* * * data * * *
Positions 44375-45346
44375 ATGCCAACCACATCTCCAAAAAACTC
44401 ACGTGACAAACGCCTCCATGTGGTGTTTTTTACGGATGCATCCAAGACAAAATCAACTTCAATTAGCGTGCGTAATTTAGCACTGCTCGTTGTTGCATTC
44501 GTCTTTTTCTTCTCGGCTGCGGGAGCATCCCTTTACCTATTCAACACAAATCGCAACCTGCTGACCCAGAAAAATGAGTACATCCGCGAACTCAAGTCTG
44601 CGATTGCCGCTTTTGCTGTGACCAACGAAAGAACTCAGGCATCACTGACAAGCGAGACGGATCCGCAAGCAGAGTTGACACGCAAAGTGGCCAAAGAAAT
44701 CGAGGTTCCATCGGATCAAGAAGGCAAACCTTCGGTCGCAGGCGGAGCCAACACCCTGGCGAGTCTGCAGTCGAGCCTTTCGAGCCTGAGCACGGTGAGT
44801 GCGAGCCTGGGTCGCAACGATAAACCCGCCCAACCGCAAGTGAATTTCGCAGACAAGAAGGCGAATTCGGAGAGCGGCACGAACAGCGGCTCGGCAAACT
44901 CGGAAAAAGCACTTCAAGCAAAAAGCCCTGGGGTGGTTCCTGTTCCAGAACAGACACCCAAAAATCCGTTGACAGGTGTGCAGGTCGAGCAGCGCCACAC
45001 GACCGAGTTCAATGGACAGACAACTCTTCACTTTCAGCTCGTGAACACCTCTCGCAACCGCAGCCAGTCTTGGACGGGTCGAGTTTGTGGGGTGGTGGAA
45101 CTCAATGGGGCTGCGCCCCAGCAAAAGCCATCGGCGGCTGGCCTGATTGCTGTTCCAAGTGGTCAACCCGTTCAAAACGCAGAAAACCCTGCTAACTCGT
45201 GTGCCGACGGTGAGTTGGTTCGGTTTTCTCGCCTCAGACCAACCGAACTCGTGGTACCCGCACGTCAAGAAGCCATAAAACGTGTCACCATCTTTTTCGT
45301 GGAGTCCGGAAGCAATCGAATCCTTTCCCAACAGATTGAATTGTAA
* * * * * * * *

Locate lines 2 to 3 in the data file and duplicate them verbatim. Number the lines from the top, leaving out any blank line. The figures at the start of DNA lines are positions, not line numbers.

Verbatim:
44375 ATGCCAACCACATCTCCAAAAAACTC
44401 ACGTGACAAACGCCTCCATGTGGTGTTTTTTACGGATGCATCCAAGACAAAATCAACTTCAATTAGCGTGCGTAATTTAGCACTGCTCGTTGTTGCATTC